Date Published: September 15, 2009
Publisher: Public Library of Science
Author(s): Dick Menzies, Andrea Benedetti, Anita Paydar, Ian Martin, Sarah Royce, Madhukar Pai, Andrew Vernon, Christian Lienhardt, William Burman, Megan Murray
Abstract: In a systematic review of randomized controlled trials on tuberculosis treatment, Dick Menzies and colleagues find shorter courses of rifampin to be associated with poorer treatment outcomes.
Partial Text: When rifampin was first introduced, it held the promise of exceptional potency as an agent for treatment of Mycobacterium tuberculosis (the cause of tuberculosis [TB]). A series of randomized trials, most conducted 20–35 y ago, established that rifampin-containing regimens could achieve high cure rates with as few as 6 mo of therapy, even when given intermittently . These trials ushered in the modern era of short-course chemotherapy and established the scientific rationale for the standardized regimens currently recommended by the World Health Organization (WHO) . WHO recommends direct observation of all doses of rifampin to prevent rifampin resistance, which is associated with much worse treatment outcomes, especially when combined with isoniazid resistance as multi-drug resistance (MDR) ,. This direct observation is facilitated by shorter duration of rifampin, and/or by intermittent dosing schedules.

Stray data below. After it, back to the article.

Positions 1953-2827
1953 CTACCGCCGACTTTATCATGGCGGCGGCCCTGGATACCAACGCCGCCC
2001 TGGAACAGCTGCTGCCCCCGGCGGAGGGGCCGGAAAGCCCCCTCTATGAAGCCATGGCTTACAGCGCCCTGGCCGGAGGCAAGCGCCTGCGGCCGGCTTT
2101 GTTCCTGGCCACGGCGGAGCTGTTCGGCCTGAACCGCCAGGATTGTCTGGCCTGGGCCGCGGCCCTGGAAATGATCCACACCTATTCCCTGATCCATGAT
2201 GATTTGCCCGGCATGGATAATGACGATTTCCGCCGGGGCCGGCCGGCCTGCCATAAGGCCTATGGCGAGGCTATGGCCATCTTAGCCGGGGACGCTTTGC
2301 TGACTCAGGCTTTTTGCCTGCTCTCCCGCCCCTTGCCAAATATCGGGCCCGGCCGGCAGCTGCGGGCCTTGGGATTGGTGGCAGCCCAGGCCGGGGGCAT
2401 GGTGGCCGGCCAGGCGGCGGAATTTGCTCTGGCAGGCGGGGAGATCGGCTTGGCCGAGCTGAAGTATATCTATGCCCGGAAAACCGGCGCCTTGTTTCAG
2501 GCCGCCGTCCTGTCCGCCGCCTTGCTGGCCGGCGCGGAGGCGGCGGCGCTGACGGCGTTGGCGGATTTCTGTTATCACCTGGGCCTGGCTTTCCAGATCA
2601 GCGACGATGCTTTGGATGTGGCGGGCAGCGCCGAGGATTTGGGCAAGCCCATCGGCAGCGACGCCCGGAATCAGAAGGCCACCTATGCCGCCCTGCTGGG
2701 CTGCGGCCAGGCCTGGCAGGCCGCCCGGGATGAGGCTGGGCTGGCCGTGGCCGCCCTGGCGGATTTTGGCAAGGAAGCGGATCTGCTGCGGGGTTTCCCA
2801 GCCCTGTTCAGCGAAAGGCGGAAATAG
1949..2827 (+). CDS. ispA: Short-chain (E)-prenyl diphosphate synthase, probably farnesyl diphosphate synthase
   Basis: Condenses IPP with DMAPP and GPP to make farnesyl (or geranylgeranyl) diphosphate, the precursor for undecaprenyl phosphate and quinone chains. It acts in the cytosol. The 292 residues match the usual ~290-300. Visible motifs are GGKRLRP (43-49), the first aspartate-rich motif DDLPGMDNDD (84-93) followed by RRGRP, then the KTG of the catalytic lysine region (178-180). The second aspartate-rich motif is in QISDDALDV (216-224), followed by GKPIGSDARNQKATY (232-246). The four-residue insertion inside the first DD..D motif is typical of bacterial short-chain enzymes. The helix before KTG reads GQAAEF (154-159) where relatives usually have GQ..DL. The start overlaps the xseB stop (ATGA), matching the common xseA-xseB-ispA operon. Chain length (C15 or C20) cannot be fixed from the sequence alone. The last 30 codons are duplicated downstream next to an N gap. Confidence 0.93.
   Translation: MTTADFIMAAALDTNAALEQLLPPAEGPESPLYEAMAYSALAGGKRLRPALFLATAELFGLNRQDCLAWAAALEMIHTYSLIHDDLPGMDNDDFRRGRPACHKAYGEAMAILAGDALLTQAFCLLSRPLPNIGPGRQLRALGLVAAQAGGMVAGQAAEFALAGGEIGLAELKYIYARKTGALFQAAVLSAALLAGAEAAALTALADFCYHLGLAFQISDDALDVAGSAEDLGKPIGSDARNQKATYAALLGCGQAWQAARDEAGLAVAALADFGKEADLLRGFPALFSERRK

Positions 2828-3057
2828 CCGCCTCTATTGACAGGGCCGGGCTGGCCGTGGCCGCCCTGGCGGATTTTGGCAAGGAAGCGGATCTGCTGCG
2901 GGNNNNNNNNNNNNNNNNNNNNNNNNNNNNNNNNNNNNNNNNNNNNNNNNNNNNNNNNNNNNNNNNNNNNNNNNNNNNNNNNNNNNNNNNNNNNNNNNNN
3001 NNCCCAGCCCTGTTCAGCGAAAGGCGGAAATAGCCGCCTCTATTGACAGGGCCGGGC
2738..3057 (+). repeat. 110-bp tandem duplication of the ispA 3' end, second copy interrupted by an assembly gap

In this review of 57 trials with rifampin-containing regimens, use of rifampin only initially rather than throughout treatment was associated with worse treatment outcomes (higher rates of failure, relapse, and acquired drug resistance). Thrice-weekly intermittent dosing schedules during the initial treatment phase were associated with increased adjusted risk of acquired drug resistance, but not relapse or failure. Initial drug resistance was strongly associated with increased risk of poor treatment outcomes, particularly if rifampin was used only in the initial intensive phase. These findings have important implications for TB treatment.